Douglas, retired FBI behavioral scientist wrote the first psychological
profile of the Green River killer in 1982.
Serial killers driven
to act out the same type of brutality repeatedly, leave psychological
markers. "In multiple-victim cases, we always look to see
if there is a signature so we can tie victims together,"
said King County sheriff's Sgt. John Urquhart.
Elements of the signature
could be gratification after death, posing or concealing the victims
and inserting objects into their bodies. A
killer's signature intensifies as the killer learns through experience
what types of violence and reactions arouse him. The need to punish
and degrade the victim is constant.
Douglas and Robert
Keppel, former detective, criminologist and consultant to the
Green River Task Force, believe sadistic sexual killers cannot
stop themselves. Keppel believes the Green River killer continued
likelihood of stopping is real small," Keppel said. "Every serial
killer we know of in history has continued until he is stopped."
"I don't think
he changed the target population, but I think he changed things
enough so we weren't smart enough to see it," said Bob Gebo,
former task force member, now on the Homicide Information Tips
Systems team. Gebo feels there were killings after 1984.
Emanuel Tanay, forensic
psychiatrist, speculates the Green River killer might have stopped
killing because he married and developed a sadomasochistic relationship
that fulfilled his needs, at home. "He was torturing that person
emotionally or physically, and it gratified his need."
is not a hard science like DNA analysis. Experts don't always
To tie 45 unsolved
killings investigators may need to rely on a signature. Keppel
Green River killer has an unusual
signature in the slayings that occurred both before and after
the time span of 1982 to 1984.
as an Investigative and Prosecutorial Tool
The King County Prosecuting
Attorney's Office successfully used signature analysis to get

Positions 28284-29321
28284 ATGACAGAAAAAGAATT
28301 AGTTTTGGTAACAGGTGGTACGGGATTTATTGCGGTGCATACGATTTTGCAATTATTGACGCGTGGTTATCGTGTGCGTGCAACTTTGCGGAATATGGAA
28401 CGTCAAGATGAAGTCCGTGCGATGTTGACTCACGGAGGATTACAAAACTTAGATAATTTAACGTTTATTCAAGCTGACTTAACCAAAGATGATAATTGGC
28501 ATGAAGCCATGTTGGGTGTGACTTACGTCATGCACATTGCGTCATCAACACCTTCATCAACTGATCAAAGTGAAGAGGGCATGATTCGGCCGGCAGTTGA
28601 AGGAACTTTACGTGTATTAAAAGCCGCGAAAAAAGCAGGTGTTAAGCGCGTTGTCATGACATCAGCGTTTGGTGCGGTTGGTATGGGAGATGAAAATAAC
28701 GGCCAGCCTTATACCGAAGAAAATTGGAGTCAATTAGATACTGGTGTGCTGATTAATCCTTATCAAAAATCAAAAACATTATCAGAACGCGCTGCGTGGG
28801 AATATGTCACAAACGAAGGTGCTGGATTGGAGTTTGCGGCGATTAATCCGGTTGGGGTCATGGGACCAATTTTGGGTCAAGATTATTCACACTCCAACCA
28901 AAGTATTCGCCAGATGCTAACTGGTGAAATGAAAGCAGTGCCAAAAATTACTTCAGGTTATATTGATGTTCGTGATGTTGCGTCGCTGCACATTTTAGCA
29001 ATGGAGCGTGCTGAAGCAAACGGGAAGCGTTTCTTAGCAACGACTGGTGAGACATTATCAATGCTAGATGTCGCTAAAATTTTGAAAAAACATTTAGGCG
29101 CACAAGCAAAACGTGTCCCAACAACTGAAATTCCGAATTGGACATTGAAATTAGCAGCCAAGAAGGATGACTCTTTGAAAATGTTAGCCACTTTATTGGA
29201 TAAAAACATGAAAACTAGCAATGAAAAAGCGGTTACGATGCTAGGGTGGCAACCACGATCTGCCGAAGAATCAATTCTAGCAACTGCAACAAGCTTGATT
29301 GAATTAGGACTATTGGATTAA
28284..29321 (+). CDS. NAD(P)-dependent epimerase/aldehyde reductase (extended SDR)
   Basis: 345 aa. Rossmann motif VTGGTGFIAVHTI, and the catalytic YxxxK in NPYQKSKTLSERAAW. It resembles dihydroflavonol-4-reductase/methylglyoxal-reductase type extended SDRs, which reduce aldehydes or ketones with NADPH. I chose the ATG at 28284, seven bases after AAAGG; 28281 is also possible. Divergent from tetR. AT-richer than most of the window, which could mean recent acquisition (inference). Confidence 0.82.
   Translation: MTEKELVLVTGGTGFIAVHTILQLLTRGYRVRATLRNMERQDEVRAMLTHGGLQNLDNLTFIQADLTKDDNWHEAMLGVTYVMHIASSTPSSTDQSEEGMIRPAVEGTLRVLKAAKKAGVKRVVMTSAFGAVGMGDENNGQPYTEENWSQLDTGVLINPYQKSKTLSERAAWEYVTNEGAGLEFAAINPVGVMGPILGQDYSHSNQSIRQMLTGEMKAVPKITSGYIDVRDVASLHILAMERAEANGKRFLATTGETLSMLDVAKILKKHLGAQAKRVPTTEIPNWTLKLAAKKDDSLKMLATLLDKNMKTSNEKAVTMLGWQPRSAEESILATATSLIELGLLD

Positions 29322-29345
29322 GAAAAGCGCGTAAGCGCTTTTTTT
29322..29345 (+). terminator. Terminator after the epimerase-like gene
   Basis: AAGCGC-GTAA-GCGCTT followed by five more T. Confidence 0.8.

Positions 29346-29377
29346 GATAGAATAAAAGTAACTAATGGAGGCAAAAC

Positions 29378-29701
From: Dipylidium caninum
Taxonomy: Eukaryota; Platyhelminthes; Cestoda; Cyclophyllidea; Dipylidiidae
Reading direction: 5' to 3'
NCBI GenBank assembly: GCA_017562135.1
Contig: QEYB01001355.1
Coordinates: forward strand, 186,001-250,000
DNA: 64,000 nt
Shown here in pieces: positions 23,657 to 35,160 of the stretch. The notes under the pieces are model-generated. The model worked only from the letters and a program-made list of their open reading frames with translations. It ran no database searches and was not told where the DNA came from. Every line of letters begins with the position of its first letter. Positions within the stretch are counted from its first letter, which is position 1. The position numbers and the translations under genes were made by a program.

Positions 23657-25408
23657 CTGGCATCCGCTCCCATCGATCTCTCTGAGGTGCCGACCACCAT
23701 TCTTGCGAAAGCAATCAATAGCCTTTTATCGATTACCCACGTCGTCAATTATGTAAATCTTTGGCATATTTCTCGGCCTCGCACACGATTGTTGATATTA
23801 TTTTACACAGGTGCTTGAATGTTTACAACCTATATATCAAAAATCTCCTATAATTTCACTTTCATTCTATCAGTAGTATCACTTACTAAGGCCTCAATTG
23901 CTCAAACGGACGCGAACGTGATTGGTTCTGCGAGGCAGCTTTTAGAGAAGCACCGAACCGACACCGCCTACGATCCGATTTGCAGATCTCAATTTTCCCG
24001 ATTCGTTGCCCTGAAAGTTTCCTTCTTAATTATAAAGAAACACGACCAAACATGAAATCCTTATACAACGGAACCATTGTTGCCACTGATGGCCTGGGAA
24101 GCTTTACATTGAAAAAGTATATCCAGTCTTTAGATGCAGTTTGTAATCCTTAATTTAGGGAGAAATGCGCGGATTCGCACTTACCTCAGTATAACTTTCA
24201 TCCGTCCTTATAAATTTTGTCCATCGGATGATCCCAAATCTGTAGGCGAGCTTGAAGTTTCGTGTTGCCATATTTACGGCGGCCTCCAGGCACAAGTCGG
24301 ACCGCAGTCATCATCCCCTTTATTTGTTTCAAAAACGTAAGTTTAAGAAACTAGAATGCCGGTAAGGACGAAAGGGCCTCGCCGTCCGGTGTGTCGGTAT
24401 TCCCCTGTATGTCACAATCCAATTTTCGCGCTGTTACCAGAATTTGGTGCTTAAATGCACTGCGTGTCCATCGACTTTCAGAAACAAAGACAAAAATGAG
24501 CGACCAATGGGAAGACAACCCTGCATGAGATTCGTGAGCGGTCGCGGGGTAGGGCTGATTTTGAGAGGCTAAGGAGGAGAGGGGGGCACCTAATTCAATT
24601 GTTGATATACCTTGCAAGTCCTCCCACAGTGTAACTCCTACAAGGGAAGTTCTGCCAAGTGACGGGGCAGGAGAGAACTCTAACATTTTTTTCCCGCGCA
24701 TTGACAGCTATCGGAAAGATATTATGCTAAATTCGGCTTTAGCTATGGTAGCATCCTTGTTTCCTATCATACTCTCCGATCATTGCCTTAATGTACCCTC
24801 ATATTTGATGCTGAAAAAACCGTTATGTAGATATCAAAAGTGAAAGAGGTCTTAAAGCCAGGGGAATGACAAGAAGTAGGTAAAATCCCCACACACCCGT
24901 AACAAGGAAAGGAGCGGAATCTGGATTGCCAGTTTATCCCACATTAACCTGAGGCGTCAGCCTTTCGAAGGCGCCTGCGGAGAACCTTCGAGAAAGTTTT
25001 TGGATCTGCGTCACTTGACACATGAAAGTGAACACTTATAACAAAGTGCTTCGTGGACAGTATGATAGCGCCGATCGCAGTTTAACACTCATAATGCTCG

convictions. In the 1991 trial of George Russell.
Keppel said, "If
your case is not as strong on one murder, you could testify about
behavioral characteristics and how they are maintained throughout
all the murders. So, whoever did Number 1, they also did Number
2 and Number 3."
Keppel won't say what
that signature is in the Green River case, revealing it could
interfere with trial proceedings. Detectives and prosecutors will
not discuss possible trial evidence.
- Mode of Operation - MO
A common mistake is
to confuse a signature with a modus operandi, mode of operation
This is the series
of actions required to find, subdue and kill a victim, and escape
detection. "MO is dynamic and changes as the killer finds
out what works better,"Keppel
MO includes the type
of victim taken (prostitutes and hitchhikers), where they were
last seen ( Sea-Tac strip), and the way the bodies were found
in clusters (5 and 6 bodies found buried in close proximity of
each other). Clusters are strong evidence that only one person
(or perhaps 2 acting together) was responsible for the murders.
A killer's signature,
consists of actions above and beyond the MO.
A killer may arrange,
pose or degrade the body, after death, for their own gratification
and fantasies. Posing is rare found in less than 1% of murder
cases, according to Keppel. Insertion of objects in a victim's
body after death is found in fewer than 1 in 1,000 slayings.
Ann Christensen, was found fully clothed, with two fish placed
on her chest, a wine bottle on her stomach, and sausages in her
Douglas wrote posing
indicated the killer knew his victim. Before his arrest, Ridgway
told detectives he knew Christensen,
but did not have sex with her.
"By the time he got
to Christensen, he was no rookie," Keppel said.
Two Green River killer
victims, Chapman and Hinds,
were found with small triangular stones inserted in their vaginas.
is different than MO or signature, staging is moving a body to
mislead those attempting to locate it.
The remains of 37 victims
were found in remote areas. Some victims' bodies have never been
found (at least 7).